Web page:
Nothing real supports the outrageous, increasing, ongoing federal overtake of schools. Federal bluffing and federal pretense to education authority continues because it is upheld by the stupored, undefending millions of us who aren’t aware of our right to control education locally –and who do not defend it.
Two federal overtake moves stand out in my mind today as heart-stoppingly wrong. These are things that we should firmly, loudly oppose.
- The first is Secretary Arne Duncan’s mandatory preschool. In his “Statement for the Record” to Congress concerning the new education budget request, Duncan lay aside the former practice of calling federal preschool voluntary. In this recent (April 29, 2014) speech, Duncan called for mandatory preschool: “The third major priority in the 2015 request is to continue the President’s commitment to expanding educational opportunity for millions of children through a $75 billion mandatory Preschool for All program…” he said.
- The other is the Department of Education’s principals’ re-education program, aka “Principal Ambassador Fellowship” (PAF). Do you like the idea of federally-approved-and-groomed, model “Fellowship” principals, teaching your local principal how to “engage with” federal policies? Me neither.
From the Department of Education’s site, learn why the PAF program exists: —“principals should have meaningful opportunities to both contribute to and understand the [federal] policies” —“to implement needed reforms, all stakeholders… must understand the intent of [federal] policy…” —“PAF’s will spend time gaining greater knowledge of the content of key federal programs and policies…” — “Principal Ambassador Fellows (PAF) are hired.. to facilitate cooperation between the Federal Government and the non-Federal entity…”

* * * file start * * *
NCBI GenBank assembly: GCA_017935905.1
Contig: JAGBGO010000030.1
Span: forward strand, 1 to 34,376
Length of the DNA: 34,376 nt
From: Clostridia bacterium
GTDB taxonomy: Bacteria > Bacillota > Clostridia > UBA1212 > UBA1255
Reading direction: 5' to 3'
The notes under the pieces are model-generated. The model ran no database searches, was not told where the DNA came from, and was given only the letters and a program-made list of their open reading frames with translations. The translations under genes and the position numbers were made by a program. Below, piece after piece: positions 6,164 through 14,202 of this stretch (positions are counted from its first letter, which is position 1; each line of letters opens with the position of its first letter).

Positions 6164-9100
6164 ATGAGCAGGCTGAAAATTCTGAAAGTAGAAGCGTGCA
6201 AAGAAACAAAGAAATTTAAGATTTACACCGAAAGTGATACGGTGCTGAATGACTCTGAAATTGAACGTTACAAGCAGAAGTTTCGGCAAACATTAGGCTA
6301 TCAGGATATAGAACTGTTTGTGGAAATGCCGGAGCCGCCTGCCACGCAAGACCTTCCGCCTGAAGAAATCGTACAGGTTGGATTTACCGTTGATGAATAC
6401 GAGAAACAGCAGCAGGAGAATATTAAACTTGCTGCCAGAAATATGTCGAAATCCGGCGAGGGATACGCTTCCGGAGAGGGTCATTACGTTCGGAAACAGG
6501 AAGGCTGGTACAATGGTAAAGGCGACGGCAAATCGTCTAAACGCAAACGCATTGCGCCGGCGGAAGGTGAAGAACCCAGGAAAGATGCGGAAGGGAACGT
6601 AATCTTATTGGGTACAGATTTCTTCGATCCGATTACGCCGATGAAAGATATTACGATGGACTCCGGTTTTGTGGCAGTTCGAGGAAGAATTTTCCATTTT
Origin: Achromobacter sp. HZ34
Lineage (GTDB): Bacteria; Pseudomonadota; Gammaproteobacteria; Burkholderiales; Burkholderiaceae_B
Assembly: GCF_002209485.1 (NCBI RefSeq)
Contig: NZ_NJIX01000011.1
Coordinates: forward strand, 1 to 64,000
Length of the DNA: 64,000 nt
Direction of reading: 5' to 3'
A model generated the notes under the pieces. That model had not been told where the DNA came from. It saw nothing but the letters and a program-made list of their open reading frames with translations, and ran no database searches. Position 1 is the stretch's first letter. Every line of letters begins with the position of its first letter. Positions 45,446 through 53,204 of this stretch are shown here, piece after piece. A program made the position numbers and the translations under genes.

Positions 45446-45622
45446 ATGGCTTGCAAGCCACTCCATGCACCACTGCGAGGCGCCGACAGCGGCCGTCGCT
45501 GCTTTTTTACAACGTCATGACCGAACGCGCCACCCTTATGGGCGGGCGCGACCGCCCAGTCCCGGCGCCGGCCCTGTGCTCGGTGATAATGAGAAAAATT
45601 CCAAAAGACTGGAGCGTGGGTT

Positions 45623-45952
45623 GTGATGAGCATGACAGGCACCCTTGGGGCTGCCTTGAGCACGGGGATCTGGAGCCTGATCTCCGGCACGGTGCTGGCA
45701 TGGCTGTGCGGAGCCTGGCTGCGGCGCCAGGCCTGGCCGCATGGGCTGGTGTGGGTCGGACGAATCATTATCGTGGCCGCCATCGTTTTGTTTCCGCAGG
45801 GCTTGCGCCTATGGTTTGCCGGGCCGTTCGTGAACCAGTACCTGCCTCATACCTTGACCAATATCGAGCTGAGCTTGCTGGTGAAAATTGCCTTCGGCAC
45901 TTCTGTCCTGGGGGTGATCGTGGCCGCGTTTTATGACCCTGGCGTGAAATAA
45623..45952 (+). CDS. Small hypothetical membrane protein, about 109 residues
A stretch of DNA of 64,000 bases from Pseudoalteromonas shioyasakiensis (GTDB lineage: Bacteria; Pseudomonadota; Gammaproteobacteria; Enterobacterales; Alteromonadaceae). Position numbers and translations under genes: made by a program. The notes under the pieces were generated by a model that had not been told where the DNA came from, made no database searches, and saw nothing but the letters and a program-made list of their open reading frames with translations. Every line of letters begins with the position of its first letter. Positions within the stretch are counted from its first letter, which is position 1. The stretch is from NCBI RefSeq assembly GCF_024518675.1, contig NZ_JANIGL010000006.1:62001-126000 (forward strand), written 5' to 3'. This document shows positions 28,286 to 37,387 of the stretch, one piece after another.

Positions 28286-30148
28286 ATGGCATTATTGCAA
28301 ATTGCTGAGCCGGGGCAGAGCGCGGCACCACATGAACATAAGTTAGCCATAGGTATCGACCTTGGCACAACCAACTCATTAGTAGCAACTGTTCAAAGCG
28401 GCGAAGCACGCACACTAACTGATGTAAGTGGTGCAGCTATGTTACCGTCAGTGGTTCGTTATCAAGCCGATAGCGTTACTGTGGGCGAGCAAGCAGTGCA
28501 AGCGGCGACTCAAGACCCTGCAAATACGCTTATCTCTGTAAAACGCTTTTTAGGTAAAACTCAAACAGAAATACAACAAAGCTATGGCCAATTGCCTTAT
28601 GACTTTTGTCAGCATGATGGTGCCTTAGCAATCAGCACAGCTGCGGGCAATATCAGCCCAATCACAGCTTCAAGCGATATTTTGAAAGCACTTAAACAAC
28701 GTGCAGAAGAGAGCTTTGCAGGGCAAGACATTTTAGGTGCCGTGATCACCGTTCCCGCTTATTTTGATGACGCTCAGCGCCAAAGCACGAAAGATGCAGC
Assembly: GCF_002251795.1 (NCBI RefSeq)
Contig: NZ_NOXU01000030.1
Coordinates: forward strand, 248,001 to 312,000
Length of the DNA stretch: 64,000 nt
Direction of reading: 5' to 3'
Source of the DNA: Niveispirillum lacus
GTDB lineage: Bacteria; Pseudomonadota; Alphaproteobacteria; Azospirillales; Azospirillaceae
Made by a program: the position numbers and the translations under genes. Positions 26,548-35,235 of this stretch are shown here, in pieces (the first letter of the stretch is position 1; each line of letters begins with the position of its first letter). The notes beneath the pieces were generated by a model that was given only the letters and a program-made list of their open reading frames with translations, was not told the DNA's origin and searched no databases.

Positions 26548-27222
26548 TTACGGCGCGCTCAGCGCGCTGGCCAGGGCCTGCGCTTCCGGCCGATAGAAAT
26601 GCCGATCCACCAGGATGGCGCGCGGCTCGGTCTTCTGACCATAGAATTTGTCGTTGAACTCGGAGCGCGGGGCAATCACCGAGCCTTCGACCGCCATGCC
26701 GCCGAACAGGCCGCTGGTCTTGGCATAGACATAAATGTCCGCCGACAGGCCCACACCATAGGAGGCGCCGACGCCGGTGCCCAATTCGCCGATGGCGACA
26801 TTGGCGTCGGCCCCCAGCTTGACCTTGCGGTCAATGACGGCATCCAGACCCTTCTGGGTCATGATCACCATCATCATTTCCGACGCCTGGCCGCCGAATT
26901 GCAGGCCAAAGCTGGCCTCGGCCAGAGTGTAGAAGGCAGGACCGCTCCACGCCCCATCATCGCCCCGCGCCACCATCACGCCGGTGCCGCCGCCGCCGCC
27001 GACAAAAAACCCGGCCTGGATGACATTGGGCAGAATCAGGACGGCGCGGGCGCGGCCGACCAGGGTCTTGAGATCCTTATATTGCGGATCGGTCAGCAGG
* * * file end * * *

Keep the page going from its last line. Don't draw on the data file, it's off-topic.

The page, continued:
The Department of Education Secretary said, on the very same page where he announced the PAF program, that “The best ideas in education will never come from me or anyone else in Washington, D.C. They’re always going to come from a local level.” Yet principals are also told to understand and engage with federal policies. Such doublespeak. It is pretty unlikely that principals lack or need “greater knowledge” of the federal agenda. Given the increasing number of examples of defenders, notably schools like Maesar Prep in Utah, superintendents like Joseph Rella in New York, or the example of the state of Washington, which recently refused to tie teacher evaluation to Common Core student testing and got punished by Arne Duncan’s yanking of the state’s NCLB waiver– given these examples, it is more likely that principals are showing signs of resistance to the federal standardizations being shoved down their throats. Good for them.